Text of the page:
When you use essential oils with care and consideration for your individual health and well being needs, you can get amazing therapeutic benefits for many physical, mental and emotional issues.
With the use of essential oils becoming more mainstream, there is a lot of misinformation about the way to use them and some exaggerated claims as to what they can do. If you are using essential oils to improve your health and well being, it is so important that you be well informed on the safety considerations and appropriate application methods so that you get the best results without any adverse reactions.
So what are some of the most important safety considerations when choosing to use essential oils?
Internal use; due to safety concerns regarding toxicity of essential oils, internal use should only be recommended by a suitably trained individual such as a Doctor or medical herbalist who has extensive training in aromatic medicine, which includes pharmacological interactions of essential oils, human physiology and pathology.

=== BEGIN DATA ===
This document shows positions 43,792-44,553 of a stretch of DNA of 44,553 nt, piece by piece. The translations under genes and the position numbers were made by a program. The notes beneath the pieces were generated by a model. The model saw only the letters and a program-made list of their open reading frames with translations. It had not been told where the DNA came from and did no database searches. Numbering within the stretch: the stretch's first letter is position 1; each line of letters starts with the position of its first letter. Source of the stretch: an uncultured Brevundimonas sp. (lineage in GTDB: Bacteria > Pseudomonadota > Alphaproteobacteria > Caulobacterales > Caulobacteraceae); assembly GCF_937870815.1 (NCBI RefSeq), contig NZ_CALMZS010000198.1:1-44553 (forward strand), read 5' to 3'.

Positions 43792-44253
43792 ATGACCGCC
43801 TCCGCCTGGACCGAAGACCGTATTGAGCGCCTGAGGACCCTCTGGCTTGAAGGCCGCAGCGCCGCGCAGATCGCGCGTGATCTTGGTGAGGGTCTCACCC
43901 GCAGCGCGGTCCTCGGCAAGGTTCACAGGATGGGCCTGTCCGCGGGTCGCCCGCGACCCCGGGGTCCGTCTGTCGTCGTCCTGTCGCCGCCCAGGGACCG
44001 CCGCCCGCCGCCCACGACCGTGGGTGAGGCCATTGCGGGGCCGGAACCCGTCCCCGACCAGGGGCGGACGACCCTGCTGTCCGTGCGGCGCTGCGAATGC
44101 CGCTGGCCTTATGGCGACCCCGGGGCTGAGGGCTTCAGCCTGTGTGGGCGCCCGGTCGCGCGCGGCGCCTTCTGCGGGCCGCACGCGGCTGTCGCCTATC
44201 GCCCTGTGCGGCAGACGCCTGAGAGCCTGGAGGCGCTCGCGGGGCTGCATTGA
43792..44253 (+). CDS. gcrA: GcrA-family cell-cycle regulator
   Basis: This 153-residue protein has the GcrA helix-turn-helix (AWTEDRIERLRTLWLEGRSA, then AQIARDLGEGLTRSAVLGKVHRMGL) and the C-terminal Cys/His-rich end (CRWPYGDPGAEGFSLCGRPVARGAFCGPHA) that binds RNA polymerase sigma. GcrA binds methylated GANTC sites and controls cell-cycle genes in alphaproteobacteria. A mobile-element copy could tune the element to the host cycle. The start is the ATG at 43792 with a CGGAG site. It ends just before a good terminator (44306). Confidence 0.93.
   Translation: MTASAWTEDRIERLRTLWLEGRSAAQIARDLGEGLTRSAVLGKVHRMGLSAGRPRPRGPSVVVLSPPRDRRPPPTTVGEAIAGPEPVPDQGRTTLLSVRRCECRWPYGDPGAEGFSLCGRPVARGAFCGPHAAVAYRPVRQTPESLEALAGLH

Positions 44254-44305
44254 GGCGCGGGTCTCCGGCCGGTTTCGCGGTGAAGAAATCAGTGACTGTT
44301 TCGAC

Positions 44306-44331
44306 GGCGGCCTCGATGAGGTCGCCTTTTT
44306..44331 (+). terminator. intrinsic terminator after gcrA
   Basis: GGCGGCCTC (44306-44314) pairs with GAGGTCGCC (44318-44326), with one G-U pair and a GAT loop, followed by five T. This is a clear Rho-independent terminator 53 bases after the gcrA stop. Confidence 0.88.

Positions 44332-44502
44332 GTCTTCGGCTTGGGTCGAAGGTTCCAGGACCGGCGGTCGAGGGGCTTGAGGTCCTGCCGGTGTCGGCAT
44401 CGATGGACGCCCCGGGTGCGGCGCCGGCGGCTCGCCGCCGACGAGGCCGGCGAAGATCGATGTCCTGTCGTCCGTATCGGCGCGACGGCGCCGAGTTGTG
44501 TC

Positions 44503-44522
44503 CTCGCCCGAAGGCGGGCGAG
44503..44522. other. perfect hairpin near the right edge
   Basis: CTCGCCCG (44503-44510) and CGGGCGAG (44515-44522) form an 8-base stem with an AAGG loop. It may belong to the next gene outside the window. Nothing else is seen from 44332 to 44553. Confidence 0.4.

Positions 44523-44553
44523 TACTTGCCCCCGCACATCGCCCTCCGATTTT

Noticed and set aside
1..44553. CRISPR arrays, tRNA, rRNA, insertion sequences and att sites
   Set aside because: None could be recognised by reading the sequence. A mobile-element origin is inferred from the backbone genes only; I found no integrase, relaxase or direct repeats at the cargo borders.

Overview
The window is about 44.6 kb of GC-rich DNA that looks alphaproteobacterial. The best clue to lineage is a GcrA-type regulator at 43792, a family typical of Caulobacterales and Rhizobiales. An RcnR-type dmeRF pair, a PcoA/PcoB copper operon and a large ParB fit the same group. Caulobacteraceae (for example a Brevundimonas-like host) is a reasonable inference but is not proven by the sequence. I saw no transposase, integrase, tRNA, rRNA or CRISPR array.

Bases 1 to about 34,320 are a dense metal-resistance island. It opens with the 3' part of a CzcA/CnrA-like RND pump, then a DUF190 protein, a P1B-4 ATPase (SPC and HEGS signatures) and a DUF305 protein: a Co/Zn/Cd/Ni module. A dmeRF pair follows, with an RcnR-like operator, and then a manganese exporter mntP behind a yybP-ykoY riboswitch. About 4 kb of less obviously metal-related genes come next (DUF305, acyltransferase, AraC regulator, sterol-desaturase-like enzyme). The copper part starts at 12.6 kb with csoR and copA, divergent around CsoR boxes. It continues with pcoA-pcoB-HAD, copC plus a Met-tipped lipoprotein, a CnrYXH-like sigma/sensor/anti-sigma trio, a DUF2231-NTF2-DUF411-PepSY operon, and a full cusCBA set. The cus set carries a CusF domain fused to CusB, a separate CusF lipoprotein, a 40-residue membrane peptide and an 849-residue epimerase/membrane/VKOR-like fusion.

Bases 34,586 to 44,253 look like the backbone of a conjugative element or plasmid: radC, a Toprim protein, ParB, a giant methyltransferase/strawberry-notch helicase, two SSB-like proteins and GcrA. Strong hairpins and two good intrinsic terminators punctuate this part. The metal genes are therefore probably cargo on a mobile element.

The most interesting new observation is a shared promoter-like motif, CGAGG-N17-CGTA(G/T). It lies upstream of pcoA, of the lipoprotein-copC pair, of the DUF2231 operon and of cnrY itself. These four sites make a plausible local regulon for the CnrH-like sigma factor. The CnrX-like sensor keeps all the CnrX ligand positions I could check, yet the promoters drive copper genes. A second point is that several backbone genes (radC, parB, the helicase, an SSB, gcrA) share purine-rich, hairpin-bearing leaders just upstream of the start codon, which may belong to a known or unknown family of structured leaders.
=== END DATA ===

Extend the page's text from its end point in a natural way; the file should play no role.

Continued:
Use only pure and unadulterated essential oils; make sure the bottle is clearly labelled with the botanical name, part of the plant used, country of origin, extraction method, chemo-type (if applicable) and expiry date.
Store your essential oils appropriately; keep your essential oils out of reach of children and pets, store them in a cool dark place away from direct sunlight, keep the lids closed tightly. Oxygen and heat can change the chemical makeup of essential oils and make them potentially hazardous, as can use after the expiry date. Essential oils are volatile compounds, do not expose them to a naked flame.
Adhere to appropriate dilution principals; an essential oil may have over 100 different constituents which in combination give it its unique odour, therapeutic properties and in some cases its toxicity or potential hazards. The greatest hazard with essential oils is from oral toxicity. Do not ingest essential oils unless prescribed by an aromatic medicine practitioner. Do not use undiluted essential oils on the skin, always use as directed, use less rather than more. Do not use essential oils directly on the eyes to treat eye conditions.